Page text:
Like it or not, it’s up to you, farmers.
Producers must lead the line in the battle to convince consumers that GM crops, pesticides, and other ag technologies are good things, FarmTech attendees were told.
“We in the ag sector have made a big mistake in not getting in front of this,” said Julie Borlaug, associate director of external relations for the Borlaug Institute for International Agriculture at Texas A&M University.
“We thought scientists could do the talking for us and they would help push the cause forward, and unfortunately that’s not what happened.”
Even her famous grandfather Norman Borlaug — known as the father of the Green Revolution — was “awful” at defending the scientific advances that have fuelled the massive rise in food production in the last half-century, she said.
“He would get in an argument with what he called a ‘Greenie’ and it didn’t go well,” Borlaug said after her presentation.
“Typically, he would put up his hand and say, ‘I’m done with you.’ Well, we’re not winning anyone when we do that.”
It’s not just that being defensive and angry doesn’t work, it’s that so many consumers aren’t persuaded by experts in science — they’ve got their own trusted sources, said Borlaug.
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“Remember, we’re talking to people who are far removed from agriculture,” she said. “We’re talking about moms who believe everything their 20-year-old yoga instructor tells them and everything Facebook tells them.”
But farmers are welcome participants in the conversation about topics such as genetic modification, use of chemicals, and food safety if they are open, honest, and genuine, she said.
However, they also have to be savvy and meet consumers on their own ground, which today is located on the Internet.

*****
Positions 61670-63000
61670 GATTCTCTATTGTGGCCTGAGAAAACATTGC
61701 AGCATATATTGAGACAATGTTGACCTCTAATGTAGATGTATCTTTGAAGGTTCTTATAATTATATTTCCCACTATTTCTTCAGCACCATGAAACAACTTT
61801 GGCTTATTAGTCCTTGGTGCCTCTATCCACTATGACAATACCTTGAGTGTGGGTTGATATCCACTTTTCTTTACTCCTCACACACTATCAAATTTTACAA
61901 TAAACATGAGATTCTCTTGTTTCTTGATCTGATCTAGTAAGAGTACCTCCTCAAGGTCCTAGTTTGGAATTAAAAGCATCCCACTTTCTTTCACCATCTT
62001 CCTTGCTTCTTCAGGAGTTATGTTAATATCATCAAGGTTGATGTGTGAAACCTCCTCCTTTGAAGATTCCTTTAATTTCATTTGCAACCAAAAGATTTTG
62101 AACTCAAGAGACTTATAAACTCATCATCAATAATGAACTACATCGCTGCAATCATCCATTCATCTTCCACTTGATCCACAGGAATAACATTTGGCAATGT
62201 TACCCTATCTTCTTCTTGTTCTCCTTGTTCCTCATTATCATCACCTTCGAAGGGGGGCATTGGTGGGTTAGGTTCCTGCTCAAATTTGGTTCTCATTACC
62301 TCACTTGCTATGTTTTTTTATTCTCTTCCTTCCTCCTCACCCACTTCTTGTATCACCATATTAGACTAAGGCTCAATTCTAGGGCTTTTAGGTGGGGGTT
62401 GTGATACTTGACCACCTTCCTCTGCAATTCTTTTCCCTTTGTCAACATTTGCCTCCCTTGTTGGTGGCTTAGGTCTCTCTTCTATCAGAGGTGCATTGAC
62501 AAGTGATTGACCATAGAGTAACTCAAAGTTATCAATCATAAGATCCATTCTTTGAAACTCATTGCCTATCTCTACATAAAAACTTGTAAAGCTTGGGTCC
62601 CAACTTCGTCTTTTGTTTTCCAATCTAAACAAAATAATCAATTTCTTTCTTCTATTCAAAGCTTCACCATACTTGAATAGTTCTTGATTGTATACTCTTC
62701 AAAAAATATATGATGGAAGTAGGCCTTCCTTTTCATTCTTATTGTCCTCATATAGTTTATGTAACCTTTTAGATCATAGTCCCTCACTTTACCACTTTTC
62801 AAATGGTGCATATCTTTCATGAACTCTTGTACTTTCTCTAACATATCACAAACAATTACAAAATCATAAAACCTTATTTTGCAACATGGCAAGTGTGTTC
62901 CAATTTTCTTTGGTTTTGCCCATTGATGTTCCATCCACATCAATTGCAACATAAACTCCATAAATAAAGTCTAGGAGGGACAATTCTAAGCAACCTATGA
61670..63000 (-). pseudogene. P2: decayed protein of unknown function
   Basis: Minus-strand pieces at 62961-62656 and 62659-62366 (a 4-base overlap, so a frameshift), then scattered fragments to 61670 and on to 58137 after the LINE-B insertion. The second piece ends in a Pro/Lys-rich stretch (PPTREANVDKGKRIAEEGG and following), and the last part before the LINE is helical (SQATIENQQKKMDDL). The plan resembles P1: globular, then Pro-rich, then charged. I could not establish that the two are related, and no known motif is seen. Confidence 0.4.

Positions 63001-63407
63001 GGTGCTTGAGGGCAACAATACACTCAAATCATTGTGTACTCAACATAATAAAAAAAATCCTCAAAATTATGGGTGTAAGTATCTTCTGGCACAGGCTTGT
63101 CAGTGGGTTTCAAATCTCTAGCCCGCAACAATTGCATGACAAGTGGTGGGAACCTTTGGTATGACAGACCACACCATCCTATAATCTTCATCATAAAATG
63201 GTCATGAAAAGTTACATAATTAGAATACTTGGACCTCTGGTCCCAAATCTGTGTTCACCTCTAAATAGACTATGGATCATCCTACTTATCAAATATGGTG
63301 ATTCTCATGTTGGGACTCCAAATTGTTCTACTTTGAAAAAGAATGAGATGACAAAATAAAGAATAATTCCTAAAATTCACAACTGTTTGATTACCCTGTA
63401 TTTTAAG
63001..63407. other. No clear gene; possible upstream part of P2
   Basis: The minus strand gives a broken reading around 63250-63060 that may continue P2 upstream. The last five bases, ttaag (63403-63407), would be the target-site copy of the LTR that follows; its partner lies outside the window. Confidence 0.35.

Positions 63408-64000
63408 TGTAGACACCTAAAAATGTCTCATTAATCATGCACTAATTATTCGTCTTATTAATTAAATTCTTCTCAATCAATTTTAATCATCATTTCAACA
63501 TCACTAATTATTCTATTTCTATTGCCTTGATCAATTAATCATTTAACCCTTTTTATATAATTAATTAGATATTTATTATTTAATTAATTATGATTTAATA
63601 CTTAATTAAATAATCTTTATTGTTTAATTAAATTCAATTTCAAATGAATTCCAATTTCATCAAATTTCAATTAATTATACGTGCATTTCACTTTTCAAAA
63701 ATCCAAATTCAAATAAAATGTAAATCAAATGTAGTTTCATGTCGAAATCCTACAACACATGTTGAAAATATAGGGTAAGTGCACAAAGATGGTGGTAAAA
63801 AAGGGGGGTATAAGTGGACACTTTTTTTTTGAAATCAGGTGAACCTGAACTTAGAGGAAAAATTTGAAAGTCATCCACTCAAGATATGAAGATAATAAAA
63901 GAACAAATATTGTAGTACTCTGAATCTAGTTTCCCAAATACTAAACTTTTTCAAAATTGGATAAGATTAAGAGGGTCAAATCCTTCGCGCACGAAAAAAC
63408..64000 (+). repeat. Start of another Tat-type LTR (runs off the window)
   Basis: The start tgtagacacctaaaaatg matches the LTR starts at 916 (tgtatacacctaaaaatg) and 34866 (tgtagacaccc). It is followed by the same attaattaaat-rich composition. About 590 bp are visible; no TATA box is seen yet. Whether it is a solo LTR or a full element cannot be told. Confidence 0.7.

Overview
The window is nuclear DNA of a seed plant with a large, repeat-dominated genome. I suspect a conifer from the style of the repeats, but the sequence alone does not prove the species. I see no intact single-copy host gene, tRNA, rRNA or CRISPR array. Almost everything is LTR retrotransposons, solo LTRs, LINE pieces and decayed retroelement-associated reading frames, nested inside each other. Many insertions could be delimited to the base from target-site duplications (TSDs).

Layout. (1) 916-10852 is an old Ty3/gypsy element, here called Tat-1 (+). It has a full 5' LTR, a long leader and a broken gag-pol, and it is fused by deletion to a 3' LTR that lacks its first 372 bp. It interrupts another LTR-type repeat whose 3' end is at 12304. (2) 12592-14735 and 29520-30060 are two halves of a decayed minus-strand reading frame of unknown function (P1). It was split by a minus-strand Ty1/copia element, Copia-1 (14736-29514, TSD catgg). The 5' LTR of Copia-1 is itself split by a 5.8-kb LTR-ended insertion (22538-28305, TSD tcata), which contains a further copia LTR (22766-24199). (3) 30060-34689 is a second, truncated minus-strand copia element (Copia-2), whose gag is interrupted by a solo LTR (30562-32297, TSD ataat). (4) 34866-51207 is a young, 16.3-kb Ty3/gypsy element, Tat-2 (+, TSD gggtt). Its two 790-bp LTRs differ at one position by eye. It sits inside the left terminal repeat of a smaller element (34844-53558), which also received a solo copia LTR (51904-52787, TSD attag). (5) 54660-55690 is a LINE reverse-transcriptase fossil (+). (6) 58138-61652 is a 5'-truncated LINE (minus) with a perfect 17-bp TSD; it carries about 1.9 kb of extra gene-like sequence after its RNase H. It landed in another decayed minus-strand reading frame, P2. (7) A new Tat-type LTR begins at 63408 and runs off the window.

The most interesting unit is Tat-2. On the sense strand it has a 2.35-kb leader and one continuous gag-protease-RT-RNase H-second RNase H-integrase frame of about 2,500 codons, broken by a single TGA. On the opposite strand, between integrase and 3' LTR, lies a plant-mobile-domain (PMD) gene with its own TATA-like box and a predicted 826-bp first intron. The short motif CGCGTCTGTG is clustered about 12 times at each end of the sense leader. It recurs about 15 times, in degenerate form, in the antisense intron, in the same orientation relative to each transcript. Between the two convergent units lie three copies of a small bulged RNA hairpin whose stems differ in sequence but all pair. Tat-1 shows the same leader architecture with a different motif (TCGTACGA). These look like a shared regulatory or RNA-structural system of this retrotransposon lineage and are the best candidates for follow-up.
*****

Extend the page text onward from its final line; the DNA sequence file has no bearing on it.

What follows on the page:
“You have to make your conversations personal,” she said. “We really have to ask farmers to step up and join social media and start conveying the message about what they do. We have to say that farming is not easy and it is a business, but we have to have farmers talking about the role of technology. Scientists just can’t do it — their messaging just doesn’t come across.”
When Borlaug talks to people about the efforts of the Borlaug Institute to combat hunger in impoverished countries, she focuses on how modern varieties coupled with synthetic fertilizers and farm chemicals could radically improve the lives of women, who do most of the farming.
“I ask, ‘How can you be for women without being in favour of bringing innovation and technology to developing countries?’”
She takes the same approach when talking about agriculture in North America. For example, she points to the threat of citrus greening. The bacterial disease has infested much of Florida’s citrus groves and her university is working on a genetically modified orange that could be that industry’s only hope.
“I ask moms how many give orange juice to their children every morning and then ask, ‘Are you ready not to have orange juice or are you ready to pay triple the price?’” she said. “I talk about tangible things that are important to them.”
Borlaug offered several suggestions on how farmers can reach out to consumers (see sidebar) but her main plea was not to get angry and refuse to engage.
“You have to take this ridiculousness seriously,” she said.